“Hi, I’m Adele and I’ve worked at Noah’s Ark as a staff nurse for 18 years this year. From the very early days I developed a particular interest in mental health so I gained a qualification in that area too. It’s a subject I feel very strongly about because as far as I’m concerned, there is no health without mental health.
“The number of children and young people admitted here in mental health crisis is far higher than I think most people would expect. The patients range between 11 and 16, though some are younger, and can present with a range of issues from self-harm to eating disorders. A number of young people also arrive from A&E or intensive care having attempted or with thoughts of suicide. Some are admitted because they need urgent medical attention, others because they need close monitoring to keep them safe. A certain amount already have diagnosed mental health conditions while others have developed issues as a result of some kind of childhood trauma. Often the thought running through my head when I’m listening to these children and young people tell their stories is “An adult would find that situation almost impossible to deal with alone so there’s no wonder that you are struggling.
“My role as a mental health nurse has several elements but my main objective is to bridge the gap between the children’s hospital and the CAMHS team (Child and Adolescent Mental Health Service), who will ultimately be the ones to support that child or young person moving forward. I also provide training for the nursing team around caring for children in mental health crisis. It’s a complex issue and one that not many nurses have a great deal of experience or training in initially, so I’m here to help them feel confident. Because what’s vital to all of us here is that we do our best by every child.
“When I’m first introduced to a child on admission they’re usually very traumatised. They’re at their lowest ebb, often frightened and just want to run away from the situation. There aren’t many nursing roles where the ideal footwear would be running trainers but mine certainly should be! Most of the time though, my job with that young person is to give them the time and space to talk and the reassurance that they will get help. Having to tell your very difficult story over and over again to various people along the hospital stay can be very painful though, which is again where my role helps. I can pass on the relevant information to the relevant person at the relevant time, which takes that burden from the patient.
“My role involves providing support to families too. Mental health is still a very difficult thing for an adult, yet alone a child, to talk about so I’d say in around half of cases, a parent will have had no idea that their child has been suffering so much. I’m there to provide support and empathy to parents right at that point of crisis when everything has just happened and they’re feeling completely overwhelmed.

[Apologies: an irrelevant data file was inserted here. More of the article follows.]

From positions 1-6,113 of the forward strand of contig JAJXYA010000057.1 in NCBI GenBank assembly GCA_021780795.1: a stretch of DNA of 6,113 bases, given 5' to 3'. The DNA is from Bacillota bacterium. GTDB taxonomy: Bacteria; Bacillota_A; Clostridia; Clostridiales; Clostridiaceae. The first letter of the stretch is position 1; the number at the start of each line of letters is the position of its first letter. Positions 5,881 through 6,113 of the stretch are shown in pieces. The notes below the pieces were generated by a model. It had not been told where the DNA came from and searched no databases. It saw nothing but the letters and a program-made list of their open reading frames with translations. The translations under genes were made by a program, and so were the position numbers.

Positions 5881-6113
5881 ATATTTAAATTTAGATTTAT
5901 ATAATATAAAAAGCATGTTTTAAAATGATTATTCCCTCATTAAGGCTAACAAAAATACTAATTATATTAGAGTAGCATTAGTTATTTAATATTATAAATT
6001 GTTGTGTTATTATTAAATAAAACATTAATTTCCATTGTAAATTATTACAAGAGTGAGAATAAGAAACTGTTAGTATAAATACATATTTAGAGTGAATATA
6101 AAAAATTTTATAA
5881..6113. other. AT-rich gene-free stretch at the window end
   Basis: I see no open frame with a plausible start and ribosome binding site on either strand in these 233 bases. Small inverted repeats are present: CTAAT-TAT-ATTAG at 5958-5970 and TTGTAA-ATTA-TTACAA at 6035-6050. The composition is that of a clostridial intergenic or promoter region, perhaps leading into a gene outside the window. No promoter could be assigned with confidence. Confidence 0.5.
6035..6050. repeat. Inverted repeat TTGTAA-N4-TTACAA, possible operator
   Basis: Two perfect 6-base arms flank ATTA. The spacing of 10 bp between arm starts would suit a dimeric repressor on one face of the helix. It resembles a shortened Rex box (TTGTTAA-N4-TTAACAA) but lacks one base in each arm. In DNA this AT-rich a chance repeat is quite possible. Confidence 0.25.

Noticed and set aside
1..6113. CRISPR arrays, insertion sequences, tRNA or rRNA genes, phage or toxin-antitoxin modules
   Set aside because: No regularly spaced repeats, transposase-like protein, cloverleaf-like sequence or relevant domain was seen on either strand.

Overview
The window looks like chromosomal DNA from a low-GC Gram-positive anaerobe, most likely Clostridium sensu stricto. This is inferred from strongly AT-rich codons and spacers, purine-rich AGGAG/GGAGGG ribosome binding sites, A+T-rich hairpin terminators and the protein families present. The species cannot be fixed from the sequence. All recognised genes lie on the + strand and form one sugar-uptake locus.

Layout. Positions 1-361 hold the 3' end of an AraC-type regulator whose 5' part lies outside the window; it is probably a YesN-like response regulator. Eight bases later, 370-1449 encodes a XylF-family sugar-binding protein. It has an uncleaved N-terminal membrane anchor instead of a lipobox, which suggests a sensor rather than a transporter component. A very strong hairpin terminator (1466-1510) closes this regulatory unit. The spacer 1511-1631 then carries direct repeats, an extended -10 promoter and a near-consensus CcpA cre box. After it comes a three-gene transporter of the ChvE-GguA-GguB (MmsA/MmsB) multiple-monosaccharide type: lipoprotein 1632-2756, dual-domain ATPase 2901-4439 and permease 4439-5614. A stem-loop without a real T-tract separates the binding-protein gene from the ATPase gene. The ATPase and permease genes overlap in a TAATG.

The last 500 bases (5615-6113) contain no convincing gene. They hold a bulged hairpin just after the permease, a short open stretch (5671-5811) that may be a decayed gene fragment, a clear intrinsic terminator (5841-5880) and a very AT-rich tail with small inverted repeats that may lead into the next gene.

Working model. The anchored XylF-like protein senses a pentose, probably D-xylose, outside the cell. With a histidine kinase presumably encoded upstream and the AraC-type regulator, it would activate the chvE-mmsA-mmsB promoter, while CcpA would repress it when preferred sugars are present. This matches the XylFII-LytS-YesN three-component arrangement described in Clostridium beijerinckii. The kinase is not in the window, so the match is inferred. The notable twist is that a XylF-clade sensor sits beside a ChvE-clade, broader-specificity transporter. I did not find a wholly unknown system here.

“One of the most common things children and young people in crisis say is that they don’t need help or they don’t deserve it. When I hear something like that I’ll ask them how they would feel if a child with a broken leg wasn’t being helped. I tell them it’s the same thing but it’s just a different part of them that hurts and sometimes what’s going on with them can take a little longer to heal. That’s why it’s so important to de-stigmatise mental health. Just because you can’t see it like you could see a broken leg, it doesn’t mean it isn’t there.
“It’s so important to me to be able to bridge that gap between hospital and on-going care for children in crisis so that their stay while they’re here can run as smoothly as possible and they leave with the right help in place so that they can continue to heal once they’re home again. Sadly some of these children and young people are re-admitted, sometimes several times throughout their teenage years. We’re hopeful that by continuing to talk about mental health so children and young people reach out for help sooner and by ensuring that those who do reach crisis point are able to access the support they need swiftly, that repeat number will reduce over time.”
How your support helps
Thanks to you, the charity is able to help young people in crisis to get back on their feet after an admission to hospital by funding ‘comfort packs’ which contain essentials like a change of clothes and toiletries. Adele says: “When young people are admitted in a hurry needing mental health support, they sometimes only come in the clothes they’re wearing. Having a few home comforts makes all the difference to those who are feeling low. The look on the faces of young people when you hand them the pack says it all. They don’t expect or ask for anything but to know someone cares makes such a difference.”